Average down payment: 12%
Virginia Beach, Va.
Share of buyers who shopped around for a mortgage before settling on a house: 58%
Share of buyers with good or excellent credit: 47%
Average down payment: 12%
Share of buyers who shopped around for a mortgage before settling on a house: 55%
Share of buyers with good or excellent credit: 45%
Average down payment: 13%
How to shop smarter in a competitive real estate market
Regardless of the level of competition in your area, being a well-prepared buyer increases your odds of securing that dream home. Use these tips to make your offer stand out:
Shop for a mortgage before you shop for a house. The most significant of our three variables is having financing in place before anything else. Not only does this give you time to compare mortgage offers from several lenders and choose the best terms for your needs, but if you show up at the negotiating table with an offer of financing already in place, you’re giving yourself an edge over the competition. In some cases, shopping around for the lowest rate on a mortgage can help you save tens of thousands of dollars over the lifetime of your loan.
A good place to start planning is on LendingTree’s marketplace, where you can fill out a short online form and potentially get quotes from several lenders.
Improve your credit score. Credit scores don’t just determine if you will get approved for a mortgage. They also have a big impact on the rate and fees you’ll pay, and that adds up to tens of thousands of dollars on a mortgage. Find out what credit score you need to get a mortgage.
Save a larger down payment. Lenders view the down payment as your “skin in the game,” so a larger amount saved increases your financing options. If you do not have a large amount already saved, there are programs in place to assist borrowers.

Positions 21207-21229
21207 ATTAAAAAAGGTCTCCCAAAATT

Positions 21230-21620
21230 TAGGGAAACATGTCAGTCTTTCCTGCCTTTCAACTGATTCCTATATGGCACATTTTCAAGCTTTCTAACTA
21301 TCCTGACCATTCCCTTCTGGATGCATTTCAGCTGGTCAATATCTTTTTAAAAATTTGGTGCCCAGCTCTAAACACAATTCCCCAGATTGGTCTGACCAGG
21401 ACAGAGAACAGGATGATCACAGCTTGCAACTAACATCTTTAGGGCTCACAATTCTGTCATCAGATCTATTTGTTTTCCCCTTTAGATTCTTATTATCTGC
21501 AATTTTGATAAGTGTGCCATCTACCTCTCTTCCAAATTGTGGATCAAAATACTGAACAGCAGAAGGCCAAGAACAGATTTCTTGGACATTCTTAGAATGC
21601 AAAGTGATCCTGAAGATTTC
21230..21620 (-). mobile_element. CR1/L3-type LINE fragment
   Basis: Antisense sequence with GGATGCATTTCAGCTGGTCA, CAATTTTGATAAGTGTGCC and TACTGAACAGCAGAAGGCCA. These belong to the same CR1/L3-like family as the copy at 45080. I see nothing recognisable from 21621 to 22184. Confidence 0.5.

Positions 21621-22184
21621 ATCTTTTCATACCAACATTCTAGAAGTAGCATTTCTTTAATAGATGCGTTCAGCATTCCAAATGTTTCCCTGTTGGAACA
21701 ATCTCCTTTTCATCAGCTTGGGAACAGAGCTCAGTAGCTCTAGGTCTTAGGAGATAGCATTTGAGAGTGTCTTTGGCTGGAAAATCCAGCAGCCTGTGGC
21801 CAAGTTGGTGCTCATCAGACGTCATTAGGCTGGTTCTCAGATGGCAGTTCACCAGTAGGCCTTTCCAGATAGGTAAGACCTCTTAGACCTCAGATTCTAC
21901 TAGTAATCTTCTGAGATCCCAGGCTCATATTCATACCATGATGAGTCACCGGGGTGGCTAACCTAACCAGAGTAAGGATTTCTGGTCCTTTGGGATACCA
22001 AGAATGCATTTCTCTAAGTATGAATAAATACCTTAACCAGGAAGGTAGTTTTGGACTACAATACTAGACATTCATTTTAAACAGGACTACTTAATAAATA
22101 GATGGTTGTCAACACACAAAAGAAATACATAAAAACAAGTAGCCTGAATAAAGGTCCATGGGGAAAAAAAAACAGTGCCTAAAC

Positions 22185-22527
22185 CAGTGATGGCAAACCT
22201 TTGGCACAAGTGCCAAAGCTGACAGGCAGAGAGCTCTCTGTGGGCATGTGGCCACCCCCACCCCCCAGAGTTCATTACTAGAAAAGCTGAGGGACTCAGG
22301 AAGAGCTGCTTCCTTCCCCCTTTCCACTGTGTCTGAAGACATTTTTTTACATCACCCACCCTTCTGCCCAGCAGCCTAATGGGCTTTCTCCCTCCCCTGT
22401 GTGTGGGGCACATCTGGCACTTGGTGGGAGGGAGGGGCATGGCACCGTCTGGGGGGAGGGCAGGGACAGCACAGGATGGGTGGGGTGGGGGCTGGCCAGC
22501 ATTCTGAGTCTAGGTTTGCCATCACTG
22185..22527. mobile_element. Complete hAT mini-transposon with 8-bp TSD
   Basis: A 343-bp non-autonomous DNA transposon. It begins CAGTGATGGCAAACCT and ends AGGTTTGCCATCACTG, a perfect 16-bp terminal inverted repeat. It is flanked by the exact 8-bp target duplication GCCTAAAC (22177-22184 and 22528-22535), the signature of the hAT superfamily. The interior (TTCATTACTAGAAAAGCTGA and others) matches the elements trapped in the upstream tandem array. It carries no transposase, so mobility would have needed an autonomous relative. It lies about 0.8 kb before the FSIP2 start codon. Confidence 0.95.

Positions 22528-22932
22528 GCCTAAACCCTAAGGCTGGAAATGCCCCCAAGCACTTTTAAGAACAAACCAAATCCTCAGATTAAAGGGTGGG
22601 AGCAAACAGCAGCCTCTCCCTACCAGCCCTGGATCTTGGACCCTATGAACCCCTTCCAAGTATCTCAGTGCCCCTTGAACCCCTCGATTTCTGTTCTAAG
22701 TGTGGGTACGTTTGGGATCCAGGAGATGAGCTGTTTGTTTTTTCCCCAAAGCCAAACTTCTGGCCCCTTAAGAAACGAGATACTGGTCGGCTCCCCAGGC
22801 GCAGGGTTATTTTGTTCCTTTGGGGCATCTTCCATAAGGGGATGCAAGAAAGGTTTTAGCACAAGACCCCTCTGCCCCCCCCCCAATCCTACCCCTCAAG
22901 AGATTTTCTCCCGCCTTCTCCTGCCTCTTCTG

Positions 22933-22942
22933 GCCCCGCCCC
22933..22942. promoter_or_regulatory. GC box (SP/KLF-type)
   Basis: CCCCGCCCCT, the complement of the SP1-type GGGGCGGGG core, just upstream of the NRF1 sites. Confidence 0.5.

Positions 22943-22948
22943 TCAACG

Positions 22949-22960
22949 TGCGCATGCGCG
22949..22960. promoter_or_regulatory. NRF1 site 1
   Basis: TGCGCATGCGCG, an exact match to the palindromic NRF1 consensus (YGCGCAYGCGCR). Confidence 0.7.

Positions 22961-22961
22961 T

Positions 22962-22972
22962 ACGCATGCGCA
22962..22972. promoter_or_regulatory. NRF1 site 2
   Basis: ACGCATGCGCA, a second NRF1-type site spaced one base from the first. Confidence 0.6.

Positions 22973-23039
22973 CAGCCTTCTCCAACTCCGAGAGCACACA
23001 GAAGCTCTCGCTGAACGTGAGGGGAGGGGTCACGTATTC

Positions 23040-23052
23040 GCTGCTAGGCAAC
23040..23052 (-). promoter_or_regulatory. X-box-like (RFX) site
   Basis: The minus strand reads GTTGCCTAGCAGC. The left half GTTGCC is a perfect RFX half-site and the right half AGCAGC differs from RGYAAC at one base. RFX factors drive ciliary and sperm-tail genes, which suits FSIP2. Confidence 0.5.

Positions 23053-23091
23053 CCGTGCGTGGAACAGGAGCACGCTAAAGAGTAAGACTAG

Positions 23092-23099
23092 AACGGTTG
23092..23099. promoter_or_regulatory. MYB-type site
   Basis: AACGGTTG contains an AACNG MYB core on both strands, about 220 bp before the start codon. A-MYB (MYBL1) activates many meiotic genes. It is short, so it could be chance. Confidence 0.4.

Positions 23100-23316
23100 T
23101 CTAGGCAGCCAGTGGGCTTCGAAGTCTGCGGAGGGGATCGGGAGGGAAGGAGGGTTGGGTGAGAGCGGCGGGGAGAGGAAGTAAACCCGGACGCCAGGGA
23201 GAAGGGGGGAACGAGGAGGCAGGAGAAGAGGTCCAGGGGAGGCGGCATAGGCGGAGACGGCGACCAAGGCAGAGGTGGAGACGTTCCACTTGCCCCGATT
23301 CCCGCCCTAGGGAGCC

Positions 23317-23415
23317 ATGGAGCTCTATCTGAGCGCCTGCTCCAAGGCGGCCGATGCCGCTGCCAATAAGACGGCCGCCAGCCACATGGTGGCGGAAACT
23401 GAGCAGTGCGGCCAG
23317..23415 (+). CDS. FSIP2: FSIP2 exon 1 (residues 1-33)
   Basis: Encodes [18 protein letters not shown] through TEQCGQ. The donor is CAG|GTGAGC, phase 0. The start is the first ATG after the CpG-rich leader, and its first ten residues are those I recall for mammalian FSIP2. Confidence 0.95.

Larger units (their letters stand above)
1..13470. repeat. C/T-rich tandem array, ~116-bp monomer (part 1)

Improving your credit score and saving for a larger down payment may take some time. So, if you are a buyer with a lower down payment amount or non-prime credit, find a lender to pre-approve your mortgage and level the playing field so you can compete regardless of being in the hottest or most accessible housing markets in America.
For this study, we looked at nearly 1.5 million purchase mortgage loan requests that came through LendingTree’s marketplace throughout 2018. We used data pulled from those requests to rank the top fifty largest Metropolitan Statistical Areas (MSAs) in the United States. The categories in this study were chosen based on the following reasons:
The share of buyers shopping for a mortgage before identifying the house they want: Buyers who shop around for a mortgage are usually better prepared to take on the housing market. This is because they have a better idea of what kinds of loans they might qualify for. Beyond that, buyers who shop around have a greater chance of being pre-approved for a mortgage. Those who are pre-approved are often seen as more appealing to sellers and can better compete with cash buyers because they are don’t need to go through a potentially lengthy loan approval process after they decide to buy a house.
Average down payment percentage: Having more money saved for a down payment can help buyers get a lower interest rate on what they borrow. It can also help them secure a larger loan. Typically, the more money that is put towards a down payment, the stronger the offer is.
Percentage of buyers who have good or excellent credit (above 680): Borrowers with higher scores have more financing options and can make more competitive offers because they can often secure higher loans than those with credit below 680.
To get a metro’s overall ranking, we averaged its rank in the three aforementioned categories.